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Old 02-20-2015, 07:37 AM
 
21 posts, read 26,849 times
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Hi,

My fiance and I started house hunting about 2 months ago and started noticing that a lot of houses in established neighborhoods have pools. Not being from Texas (I understand the need of a pool in the summer heat), we would like to know how desirable these homes are and if a pool has any negative impact at resale. Also, would like to know more about maintenance costs for a small-medium pool.

This would be our first home and we are looking in South Arlington, Grand Prairie and the Midcities. We definitely don't plan to stay there longer than 5-6 years as we would like to move to North Dallas (assuming we can find jobs up there) once is baby time.

Thanks!
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Old 02-20-2015, 07:43 AM
 
21 posts, read 26,849 times
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I forgot to mention how frustrating the market is right now. I used to think it was going to be a slam dunk cause nobody wants to live in Arlington or Grand Prairie, everyone is moving North... Yea right....we have lost 3 bidding wars already. We want to increase our odds by including houses with pools. Personally I prefer a pool than a yard, but my fiance disagrees (Although he has never owned a pool).
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Old 02-20-2015, 08:05 AM
 
28 posts, read 34,990 times
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It depends on your price point. In homes $500K and up, it's a must have in Texas. In $300K-500K, it's a personal prefrence. In homes $300K or less, it's an extra expense or weekly chore.
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Old 02-20-2015, 08:20 AM
 
Location: Prosper
6,257 posts, read 14,297,731 times
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Quote:
Originally Posted by BubbleT View Post
It depends on your price point. In homes $500K and up, it's a must have in Texas. In $300K-500K, it's a personal prefrence. In homes $300K or less, it's an extra expense or weekly chore.
I'd say that's a pretty accurate statement, though I'd probably put the lower end at $250k, because there are lots of older homes in Plano, Allen, and Richardson that have pools that fall in that price range.

I think an exception to the above would be a home that has access to a community pool through the HOA. Lots of people decide not to build a pool if they have a community one they can use, even at the $500k price points.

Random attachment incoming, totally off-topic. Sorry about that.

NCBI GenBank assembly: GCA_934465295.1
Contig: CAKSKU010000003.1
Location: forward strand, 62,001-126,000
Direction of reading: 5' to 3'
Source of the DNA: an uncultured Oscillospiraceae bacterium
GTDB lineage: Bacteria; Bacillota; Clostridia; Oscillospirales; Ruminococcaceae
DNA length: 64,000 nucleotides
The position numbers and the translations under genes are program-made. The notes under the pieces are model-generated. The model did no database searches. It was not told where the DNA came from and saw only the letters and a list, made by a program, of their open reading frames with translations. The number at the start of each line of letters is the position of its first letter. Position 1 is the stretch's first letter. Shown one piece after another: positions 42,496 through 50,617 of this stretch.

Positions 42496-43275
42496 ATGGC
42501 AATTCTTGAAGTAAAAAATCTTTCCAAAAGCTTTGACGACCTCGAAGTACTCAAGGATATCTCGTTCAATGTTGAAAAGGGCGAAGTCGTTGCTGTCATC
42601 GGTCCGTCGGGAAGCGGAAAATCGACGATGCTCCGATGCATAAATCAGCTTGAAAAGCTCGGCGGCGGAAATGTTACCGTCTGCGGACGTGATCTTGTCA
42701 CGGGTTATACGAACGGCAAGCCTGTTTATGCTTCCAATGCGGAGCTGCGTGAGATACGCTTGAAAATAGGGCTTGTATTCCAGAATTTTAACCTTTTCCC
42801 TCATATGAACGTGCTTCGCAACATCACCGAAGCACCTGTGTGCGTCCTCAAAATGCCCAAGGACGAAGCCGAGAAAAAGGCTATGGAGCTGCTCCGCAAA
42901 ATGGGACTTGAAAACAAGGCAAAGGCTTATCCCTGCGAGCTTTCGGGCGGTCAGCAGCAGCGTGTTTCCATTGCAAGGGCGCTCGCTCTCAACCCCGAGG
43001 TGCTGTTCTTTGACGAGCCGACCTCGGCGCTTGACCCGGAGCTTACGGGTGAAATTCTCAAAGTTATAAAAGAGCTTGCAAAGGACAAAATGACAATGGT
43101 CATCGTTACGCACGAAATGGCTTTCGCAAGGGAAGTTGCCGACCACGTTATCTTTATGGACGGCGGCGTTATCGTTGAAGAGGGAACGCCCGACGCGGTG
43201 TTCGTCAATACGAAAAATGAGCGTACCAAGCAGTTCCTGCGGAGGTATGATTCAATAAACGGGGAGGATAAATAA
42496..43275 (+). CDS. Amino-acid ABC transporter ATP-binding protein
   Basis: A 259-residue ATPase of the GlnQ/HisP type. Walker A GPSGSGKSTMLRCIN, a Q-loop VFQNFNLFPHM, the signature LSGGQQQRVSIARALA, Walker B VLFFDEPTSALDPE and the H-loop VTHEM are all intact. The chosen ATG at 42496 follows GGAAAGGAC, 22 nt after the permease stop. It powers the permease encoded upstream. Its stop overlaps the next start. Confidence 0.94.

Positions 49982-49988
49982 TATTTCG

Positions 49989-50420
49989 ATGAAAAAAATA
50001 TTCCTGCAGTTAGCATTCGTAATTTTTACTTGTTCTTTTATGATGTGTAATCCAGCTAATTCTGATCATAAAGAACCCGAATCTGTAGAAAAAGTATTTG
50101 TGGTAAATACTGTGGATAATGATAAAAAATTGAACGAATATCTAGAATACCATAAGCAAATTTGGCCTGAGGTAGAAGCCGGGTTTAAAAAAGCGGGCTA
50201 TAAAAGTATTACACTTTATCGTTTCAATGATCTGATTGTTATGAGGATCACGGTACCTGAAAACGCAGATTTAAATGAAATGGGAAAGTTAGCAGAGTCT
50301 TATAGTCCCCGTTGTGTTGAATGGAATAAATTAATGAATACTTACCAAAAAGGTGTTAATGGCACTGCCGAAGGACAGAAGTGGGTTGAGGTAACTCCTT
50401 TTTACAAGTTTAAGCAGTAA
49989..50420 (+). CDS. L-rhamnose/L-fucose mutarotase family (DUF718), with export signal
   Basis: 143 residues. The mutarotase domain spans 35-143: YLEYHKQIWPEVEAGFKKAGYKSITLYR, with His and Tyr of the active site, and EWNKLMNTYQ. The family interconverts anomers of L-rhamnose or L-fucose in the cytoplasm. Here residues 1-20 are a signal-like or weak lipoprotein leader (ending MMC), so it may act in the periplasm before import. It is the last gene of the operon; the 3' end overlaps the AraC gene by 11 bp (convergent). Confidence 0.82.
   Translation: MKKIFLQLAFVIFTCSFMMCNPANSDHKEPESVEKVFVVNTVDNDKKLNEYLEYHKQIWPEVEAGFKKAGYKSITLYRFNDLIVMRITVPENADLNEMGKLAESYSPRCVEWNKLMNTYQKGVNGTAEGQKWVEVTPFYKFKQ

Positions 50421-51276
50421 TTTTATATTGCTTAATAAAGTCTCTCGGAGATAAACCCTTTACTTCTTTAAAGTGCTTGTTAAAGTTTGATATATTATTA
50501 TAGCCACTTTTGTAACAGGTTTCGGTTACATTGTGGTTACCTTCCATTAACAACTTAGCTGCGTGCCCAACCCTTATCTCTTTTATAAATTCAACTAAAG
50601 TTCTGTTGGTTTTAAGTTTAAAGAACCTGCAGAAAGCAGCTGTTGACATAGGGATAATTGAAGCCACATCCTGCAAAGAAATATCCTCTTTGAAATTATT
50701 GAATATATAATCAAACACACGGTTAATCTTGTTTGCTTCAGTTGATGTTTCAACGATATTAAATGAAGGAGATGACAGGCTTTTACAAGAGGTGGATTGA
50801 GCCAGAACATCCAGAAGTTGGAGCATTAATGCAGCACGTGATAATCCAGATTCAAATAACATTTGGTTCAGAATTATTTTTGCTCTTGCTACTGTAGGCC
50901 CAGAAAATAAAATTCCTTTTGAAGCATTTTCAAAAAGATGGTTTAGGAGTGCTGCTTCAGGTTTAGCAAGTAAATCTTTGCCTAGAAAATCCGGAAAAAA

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Old 02-20-2015, 08:28 AM
 
32,545 posts, read 51,084,504 times
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i live in Mid-Cities and have for more than 30 years.
In the MidCities area most homes are older--towns were basically "built-out" by 90s in most areas so the homes you are likely looking at are at least 15 yrs old. You have to consider that most pools 15-25 yrs old are going to need a remodel which can be pretty expensive...there can also be issues with cracking due to ground shifting which might require repair or you might want to switch from chlorine to salt water system--which many people find more user friendly and less expensive but which can damage the area around the pool when salt water splashes out--depending on the type of material there...

In addition I think all of us need to be prepared for higher water rates--
all I am reading in the news is about the coming era of drought which will last for the forseeable future--
pools need water due to evaporation--adding water to a pool can be $ --right now people don't really consider that as a big negative because water is cheap but if you have to choose between buying water to wash your clothes or shower OR putting it in your pool--then you would likely choose personal needs over pool needs...
Problem of the future maybe more than now--but still something to consider--
Pools are likely to become items of conspicuous consumption in the next 12 years--
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Old 02-20-2015, 08:37 AM
 
32,545 posts, read 51,084,504 times
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And personally I think if you are considering moving to north Dallas within the next 5 years buying a house now is going to cost you money--especially if there is downturn in the RE market--
we can't just bank on the fact that houses are going to be increasing in value and you need to buy now to save your place on the escalator...
Consider trying to find new jobs in north Dallas now and just buy there for long term if that is your agenda...
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Old 02-20-2015, 08:44 AM
 
Location: Colleyville
1,007 posts, read 1,105,279 times
Reputation: 756
Quote:
Originally Posted by loves2read View Post
i live in Mid-Cities and have for more than 30 years.
In the MidCities area most homes are older--towns were basically "built-out" by 90s in most areas so the homes you are likely looking at are at least 15 yrs old. You have to consider that most pools 15-25 yrs old are going to need a remodel which can be pretty expensive...there can also be issues with cracking due to ground shifting which might require repair or you might want to switch from chlorine to salt water system--which many people find more user friendly and less expensive but which can damage the area around the pool when salt water splashes out--depending on the type of material there...

In addition I think all of us need to be prepared for higher water rates--
all I am reading in the news is about the coming era of drought which will last for a generation--
pools need water due to evaporation--adding water to a pool can be $ --right now people don't really consider that as a big negative because water is cheap but if you have to choose between buying water to wash your clothes or shower OR putting it in your pool--then you would likely choose personal needs over pool needs...